• [E34]
  • B10 3.0 Allrad B10 3.5/1 B10 4.0 B10 4.6 B10 BiTurbo
  • Media
  • Introduction

    In March 1989, at the Geneva motorshow, Alpina introduced their fastest car thus far, the B10 BiTurbo, based on the 535i.

    The B10 BiTurbo took two years to develop and cost a staggering $3.2 million in R&D. But it paid off. The 3.5 litre, twin-turbocharged six-cylinder engine is considered to be one of the best turbocharged engines ever.

    In the September 1991 issue of Road & Track magazine, Paul Frère wrote: “For me this is the car … I think this is the best 4-door in the world”.

    Despite a base price tag of 146,800 DM, nearly twice the price of an E34 M5, the B10 BiTurbo became the best-selling model in Alpina history up to that point.

    Production ended in 1994 due to termination of the M30 engine by BMW. The last examples of the 535i with M30 engine were delivered by BMW to Alpina for producing the final 50 examples of the B10 BiTurbo.


    The stock BMW 3.5 liter engine is completely dismantled. Alpina installed forged Mahle pistons, re-balanced all moving pieces and re-machined the combustion chambers. The new pistons, which have oil-spray cooling of the undersides, are installed with stronger connecting rods. The pistons bring the compression ratio down to 7.2:1. New valves – sodium-cooled on the exhaust side – and a new camshaft are also fitted. The intake and exhaust systems are Alpina’s own production.

    The new exhaust manifolds include twin Garrett T25 water-cooled turbochargers with an integrated, electronically controlled wastegates feeding the engine through a huge intercooler, which stretches from just below the kidney grille down to the bottom of the spoiler. The advantage of two smaller turbochargers is that the same air volume is possible as a single larger unit but with much less turbo lag. The exhaust system – manufactured by Boysen – is made of stainless steel and includes six metal-core catalysts with Lambda-Sonde control.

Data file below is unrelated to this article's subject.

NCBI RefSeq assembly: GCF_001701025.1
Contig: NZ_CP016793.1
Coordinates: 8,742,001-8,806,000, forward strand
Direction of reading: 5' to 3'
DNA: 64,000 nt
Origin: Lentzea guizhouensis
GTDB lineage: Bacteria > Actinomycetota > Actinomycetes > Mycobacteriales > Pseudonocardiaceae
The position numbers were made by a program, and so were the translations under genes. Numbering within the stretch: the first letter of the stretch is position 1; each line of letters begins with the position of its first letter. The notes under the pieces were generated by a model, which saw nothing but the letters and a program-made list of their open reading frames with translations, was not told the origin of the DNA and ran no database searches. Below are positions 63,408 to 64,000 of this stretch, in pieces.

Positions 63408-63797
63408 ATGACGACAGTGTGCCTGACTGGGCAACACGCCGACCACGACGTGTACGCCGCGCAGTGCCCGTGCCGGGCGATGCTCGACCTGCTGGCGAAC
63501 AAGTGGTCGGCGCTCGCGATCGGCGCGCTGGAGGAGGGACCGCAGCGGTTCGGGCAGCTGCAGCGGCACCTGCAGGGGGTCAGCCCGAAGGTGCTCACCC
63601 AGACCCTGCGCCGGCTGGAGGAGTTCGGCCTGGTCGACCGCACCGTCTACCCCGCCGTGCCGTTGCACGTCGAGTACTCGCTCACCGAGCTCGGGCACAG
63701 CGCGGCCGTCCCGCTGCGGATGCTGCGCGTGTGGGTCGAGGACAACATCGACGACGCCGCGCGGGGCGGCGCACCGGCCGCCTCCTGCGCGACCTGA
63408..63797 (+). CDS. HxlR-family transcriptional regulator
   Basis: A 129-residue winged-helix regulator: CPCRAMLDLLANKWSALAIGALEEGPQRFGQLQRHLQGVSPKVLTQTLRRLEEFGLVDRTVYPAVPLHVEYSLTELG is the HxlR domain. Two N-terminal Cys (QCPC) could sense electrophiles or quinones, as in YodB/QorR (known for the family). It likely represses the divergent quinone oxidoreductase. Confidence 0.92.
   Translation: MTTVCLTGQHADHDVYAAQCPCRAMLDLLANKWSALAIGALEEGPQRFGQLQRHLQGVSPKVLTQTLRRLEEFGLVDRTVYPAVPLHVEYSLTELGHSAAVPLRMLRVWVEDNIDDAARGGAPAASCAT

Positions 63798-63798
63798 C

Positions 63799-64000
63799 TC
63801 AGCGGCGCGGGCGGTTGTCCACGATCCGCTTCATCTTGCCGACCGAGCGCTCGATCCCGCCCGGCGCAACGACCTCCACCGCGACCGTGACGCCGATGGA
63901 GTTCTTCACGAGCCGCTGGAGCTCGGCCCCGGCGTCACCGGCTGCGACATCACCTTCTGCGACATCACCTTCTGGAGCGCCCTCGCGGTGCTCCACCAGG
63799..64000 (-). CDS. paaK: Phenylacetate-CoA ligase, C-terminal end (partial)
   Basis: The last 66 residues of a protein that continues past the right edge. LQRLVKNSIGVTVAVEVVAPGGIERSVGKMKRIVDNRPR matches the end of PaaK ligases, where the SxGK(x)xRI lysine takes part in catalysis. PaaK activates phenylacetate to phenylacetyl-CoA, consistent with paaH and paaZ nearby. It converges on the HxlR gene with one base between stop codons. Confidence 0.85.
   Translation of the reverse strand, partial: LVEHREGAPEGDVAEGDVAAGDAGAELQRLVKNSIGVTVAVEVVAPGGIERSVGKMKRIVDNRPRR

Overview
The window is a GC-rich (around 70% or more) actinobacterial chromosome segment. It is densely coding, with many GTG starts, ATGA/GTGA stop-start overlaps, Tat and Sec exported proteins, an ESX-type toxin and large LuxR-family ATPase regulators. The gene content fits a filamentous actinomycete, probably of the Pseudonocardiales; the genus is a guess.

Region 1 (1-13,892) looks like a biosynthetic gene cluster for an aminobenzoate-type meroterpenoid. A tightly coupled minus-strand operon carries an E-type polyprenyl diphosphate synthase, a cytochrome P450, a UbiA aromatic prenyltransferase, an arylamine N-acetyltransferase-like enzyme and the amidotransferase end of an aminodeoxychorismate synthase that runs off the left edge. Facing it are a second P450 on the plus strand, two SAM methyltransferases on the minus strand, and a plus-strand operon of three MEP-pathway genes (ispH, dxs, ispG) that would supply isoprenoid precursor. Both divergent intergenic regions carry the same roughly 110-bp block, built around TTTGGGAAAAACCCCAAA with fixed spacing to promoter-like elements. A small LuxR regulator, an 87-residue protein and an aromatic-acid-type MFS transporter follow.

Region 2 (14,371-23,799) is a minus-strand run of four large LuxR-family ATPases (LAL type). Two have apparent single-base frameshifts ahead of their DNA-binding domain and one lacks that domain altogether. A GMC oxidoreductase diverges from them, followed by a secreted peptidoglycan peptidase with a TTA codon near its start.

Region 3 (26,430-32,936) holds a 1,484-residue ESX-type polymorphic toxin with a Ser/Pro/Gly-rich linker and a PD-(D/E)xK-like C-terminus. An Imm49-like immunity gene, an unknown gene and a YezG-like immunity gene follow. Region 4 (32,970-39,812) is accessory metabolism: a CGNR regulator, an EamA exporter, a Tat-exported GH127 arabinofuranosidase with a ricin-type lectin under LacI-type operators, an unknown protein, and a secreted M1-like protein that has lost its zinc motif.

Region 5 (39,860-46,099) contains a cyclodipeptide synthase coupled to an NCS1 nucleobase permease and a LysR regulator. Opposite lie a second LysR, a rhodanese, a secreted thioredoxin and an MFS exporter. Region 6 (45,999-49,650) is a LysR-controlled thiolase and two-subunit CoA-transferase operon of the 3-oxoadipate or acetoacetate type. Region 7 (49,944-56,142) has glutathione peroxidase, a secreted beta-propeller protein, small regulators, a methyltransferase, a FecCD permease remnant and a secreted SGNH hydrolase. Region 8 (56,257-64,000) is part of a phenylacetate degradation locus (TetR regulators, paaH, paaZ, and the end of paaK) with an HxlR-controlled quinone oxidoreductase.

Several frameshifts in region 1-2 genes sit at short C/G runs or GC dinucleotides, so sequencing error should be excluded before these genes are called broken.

Fuel injection and ignition are reprogrammed Bosch Motronic. The B10 BiTurbo has variable boost control made by Bosch, which is adjustable from in the car to between 0,4-0,8 bar. The result at full boost is an output of 360 bhp and 520 Nm of torque.

    Alpina have fitted a stronger Fichtel & Sachs clutch and a specially developed Getrag 5-speed gearbox to transmit the drive to the beefed-up rear axle, which includes a 25-percent limited-slip differential.


    Linear-rate springs are installed all around with anti-roll bars and Bilstein-damped front struts. At the rear, the Fichtel & Sachs shock absorbers also control the ride height, which is hydraulically adjusted by an electronically operated high-pressure system. The 17in Alpina alloys make room from larger-than-standard Girling ventilated disks with Lucas 4-piston front calipers. The low-profile Michelin tires are 235 mm wide front and 265 mm wide rear.


    Inside, Recaro sportseats in anthracite Alpina cloth, leather-covered Momo steering-wheel and polished wood interior were installed. The B10 BiTurbo also has new instruments and digital-indicators for engine-oil temperature, rear axle-oil temperature, turbo boost and oil-pressure.

    Exterior changes include a front spoiler, rear spoiler, exhaust pipes and the wheels. The stripes are optional.

    The final 50 BiTurbos have the wider kidneys of the V8-engined 5-series cars, facelifted rearview mirrors and new rear spoiler. The Alpina cloth interior is changed to the luxurious “Alpina-wasserbüffel” leather interior as standard. The final 50 B10 BiTurbos also have unique instruments with blue background.


    Alpina claimed a 0-100 km/h time of 5,6 seconds and a top speed of over 290 km/h. 200 km/h is passed after around 19 seconds.


    The first car was delivered in August 1989. The last car produced in August 1994 still belongs to Alpina.

    In total 507 examples were produced.